Life always brings changes and in 2011 Andrew had to move to Joan Street and Lisa moved to Somers Road. Though they lived apart, we kept Tim and Andrew in very close contact. Tim was a huge help in caring for Andrew and being a real light for everyone. You see, Andrew had early onset Alzheimer’s and Tim remained his touchstone. Andrew died suddenly in 2012 and it was a sad time for Tim. His level of compassion and healthy way of coping was simply priceless for all who loved Andrew.
Consider, if you will, just how far Tim has come. He can help prepare grocery lists, independently go into the store and purchase the items. He can prepare a full multi-course meal with little support – and some meals with no support. He independently takes care of his personal household chores as well as those he shares with other members of his household. He goes to the library and the gym. He independently registered to vote. It’s much more than trips to a nearby store. Here an example of what I mean.
Tim and his housemates all have earned waivers to be home alone, so it wasn’t unusual for one staff person to leave as scheduled at 8:00 pm and another staff person to arrive at 9:00 pm. That was the case one night, and several minutes past 8:00 the power in the house went out. Keep in mind the next staff person wasn’t scheduled to arrive for nearly an hour. A power outage wasn’t one of the “what if” scenarios he had practiced, but Tim figured out what to do.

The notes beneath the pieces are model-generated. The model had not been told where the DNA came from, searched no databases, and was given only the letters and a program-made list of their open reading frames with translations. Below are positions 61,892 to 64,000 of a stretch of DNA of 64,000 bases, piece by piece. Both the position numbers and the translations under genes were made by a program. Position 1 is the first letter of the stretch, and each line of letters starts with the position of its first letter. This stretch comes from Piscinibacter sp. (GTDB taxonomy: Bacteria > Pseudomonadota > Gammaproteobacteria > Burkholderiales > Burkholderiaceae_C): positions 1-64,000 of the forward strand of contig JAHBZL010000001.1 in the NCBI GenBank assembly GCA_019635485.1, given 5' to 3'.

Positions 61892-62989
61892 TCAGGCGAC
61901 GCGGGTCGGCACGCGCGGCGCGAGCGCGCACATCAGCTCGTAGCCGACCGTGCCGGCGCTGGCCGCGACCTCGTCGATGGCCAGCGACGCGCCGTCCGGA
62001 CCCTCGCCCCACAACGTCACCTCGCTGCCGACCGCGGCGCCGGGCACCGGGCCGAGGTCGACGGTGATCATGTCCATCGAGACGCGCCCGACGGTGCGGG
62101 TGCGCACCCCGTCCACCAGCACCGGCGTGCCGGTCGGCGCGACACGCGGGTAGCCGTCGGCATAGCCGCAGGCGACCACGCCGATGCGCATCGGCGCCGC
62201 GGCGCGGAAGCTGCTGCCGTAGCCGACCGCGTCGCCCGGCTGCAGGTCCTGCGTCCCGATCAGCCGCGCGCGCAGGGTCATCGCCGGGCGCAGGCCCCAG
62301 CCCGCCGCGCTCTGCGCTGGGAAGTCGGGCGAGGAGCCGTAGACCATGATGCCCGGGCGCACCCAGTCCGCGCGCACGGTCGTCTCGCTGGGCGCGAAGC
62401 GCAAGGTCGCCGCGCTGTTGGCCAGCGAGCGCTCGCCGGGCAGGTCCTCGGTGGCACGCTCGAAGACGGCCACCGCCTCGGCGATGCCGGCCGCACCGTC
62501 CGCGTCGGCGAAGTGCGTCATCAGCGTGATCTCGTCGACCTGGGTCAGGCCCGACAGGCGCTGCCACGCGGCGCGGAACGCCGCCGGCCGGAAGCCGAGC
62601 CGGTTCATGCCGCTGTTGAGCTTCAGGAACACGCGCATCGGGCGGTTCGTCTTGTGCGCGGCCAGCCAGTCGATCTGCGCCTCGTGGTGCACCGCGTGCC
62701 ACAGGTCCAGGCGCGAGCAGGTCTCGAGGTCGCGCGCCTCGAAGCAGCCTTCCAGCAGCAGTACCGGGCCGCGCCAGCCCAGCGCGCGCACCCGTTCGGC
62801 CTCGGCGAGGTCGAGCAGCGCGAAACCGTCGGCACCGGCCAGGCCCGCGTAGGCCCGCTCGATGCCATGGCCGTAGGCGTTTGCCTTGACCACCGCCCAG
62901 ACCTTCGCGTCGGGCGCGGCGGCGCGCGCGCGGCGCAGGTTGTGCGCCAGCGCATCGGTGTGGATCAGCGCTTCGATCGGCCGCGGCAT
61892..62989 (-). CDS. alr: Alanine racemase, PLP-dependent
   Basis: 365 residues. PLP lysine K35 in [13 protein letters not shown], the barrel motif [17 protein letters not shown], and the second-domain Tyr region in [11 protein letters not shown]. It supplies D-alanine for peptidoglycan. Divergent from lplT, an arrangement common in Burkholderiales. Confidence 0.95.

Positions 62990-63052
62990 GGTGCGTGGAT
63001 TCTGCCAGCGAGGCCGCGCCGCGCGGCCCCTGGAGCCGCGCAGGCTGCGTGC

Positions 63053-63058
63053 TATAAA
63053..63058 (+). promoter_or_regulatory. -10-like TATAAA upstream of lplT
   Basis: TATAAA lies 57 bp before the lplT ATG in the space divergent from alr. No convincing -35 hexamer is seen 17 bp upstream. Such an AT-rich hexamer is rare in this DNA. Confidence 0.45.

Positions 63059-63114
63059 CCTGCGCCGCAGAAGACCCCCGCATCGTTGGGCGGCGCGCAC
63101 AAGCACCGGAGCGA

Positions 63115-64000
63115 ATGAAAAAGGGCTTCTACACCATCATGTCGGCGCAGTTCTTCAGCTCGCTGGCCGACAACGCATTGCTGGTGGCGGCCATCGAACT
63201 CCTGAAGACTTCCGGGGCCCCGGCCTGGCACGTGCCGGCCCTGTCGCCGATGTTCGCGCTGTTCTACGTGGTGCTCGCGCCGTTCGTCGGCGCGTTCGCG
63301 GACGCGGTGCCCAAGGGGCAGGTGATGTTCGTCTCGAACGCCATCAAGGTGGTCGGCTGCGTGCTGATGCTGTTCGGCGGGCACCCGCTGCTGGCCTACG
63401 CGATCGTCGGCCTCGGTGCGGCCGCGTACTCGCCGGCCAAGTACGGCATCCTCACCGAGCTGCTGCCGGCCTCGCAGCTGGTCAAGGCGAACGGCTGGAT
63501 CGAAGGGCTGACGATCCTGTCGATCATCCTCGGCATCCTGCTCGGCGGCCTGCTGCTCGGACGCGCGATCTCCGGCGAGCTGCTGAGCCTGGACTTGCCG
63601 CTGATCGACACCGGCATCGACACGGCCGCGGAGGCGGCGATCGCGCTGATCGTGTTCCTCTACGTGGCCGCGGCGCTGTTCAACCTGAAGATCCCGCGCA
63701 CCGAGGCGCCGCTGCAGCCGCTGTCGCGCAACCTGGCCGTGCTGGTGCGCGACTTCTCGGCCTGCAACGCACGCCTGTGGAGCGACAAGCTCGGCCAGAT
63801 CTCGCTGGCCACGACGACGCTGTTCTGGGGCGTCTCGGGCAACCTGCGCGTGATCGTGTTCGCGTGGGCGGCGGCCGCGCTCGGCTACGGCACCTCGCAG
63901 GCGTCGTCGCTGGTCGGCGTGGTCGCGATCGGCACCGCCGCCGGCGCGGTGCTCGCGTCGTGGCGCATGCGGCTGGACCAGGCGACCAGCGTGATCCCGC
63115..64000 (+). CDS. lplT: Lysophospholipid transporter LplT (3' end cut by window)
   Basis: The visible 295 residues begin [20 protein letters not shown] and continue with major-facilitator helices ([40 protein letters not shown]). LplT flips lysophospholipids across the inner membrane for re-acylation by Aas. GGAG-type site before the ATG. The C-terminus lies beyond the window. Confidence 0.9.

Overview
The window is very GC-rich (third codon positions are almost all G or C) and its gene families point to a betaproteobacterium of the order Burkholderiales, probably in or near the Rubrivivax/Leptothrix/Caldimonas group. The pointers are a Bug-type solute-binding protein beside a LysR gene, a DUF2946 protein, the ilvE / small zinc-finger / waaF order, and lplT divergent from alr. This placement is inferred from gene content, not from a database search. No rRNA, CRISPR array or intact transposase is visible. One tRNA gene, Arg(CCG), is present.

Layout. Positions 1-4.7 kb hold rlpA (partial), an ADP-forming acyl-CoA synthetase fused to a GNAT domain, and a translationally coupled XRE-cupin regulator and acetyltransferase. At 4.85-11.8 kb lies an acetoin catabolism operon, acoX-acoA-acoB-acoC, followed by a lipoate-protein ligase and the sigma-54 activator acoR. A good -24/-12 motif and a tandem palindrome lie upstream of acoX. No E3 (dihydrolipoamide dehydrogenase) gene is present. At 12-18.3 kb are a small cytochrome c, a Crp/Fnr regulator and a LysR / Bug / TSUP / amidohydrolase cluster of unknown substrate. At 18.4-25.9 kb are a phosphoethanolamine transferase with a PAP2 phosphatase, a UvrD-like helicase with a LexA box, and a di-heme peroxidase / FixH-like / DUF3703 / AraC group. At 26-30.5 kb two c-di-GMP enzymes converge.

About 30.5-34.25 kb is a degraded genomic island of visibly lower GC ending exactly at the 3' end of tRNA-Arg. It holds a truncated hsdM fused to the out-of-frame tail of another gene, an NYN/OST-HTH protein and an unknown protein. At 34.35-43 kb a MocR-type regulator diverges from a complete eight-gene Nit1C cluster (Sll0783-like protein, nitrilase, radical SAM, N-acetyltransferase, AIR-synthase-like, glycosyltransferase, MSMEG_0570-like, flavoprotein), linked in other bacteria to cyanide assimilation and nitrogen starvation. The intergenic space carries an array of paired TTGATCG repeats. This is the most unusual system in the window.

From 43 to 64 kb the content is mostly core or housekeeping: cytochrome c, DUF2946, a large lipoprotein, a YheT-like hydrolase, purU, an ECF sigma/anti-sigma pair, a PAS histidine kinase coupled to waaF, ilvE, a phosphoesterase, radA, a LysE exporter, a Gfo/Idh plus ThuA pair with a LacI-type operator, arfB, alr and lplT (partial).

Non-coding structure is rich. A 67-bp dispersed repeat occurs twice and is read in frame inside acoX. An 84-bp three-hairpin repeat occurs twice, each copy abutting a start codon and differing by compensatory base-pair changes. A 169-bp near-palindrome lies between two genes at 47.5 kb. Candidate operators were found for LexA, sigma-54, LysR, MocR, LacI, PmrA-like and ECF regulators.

He got a lantern and brought it to his roommate Steve. Then, he took his list of contacts and telephone numbers and, hand-in-hand with his roommate Lisa, went to the next door neighbor’s house. He knocked on their door, and asked the neighbor to please call us and tell us that the power was out. It’s worth noting that we didn’t have a phone that worked without power at the time, but we do now! Tim and Lisa would not enter the neighbor’s house, but once the neighbor called us, Tim and Lisa went back home and sat patiently with Steve, flashlights and lanterns in hand. It wasn’t long before the power came back on, but how they handled the situation was, in a word, AWESOME! They proved that they could handle real situations even better than the tests, and a power outage was not even a scenario that had been covered!
There’s something else that important to wrap your head around. Despite being thrust into a home with virtual strangers who had totally different life experiences and personalities, Tim and his housemates are family. They love one another. They care for and help one another out. I believe that Tim brought with him the unconditional love and understanding he was shown from a loving family – the Phaneuf family – and he shares that with his housemates. The family he grew up with helped him to learn tasks, embrace adulthood and work for independence. Today Tim is able to share that with the family he lives with. What a perfect combination.
Think about Tim’s life experience and it makes you think about foster families and residential homes for adults with developmental disabilities. Do you know what foster families really are? Do you know what adult residential homes really are? They’re families, which is why they’re so important to support every way we can.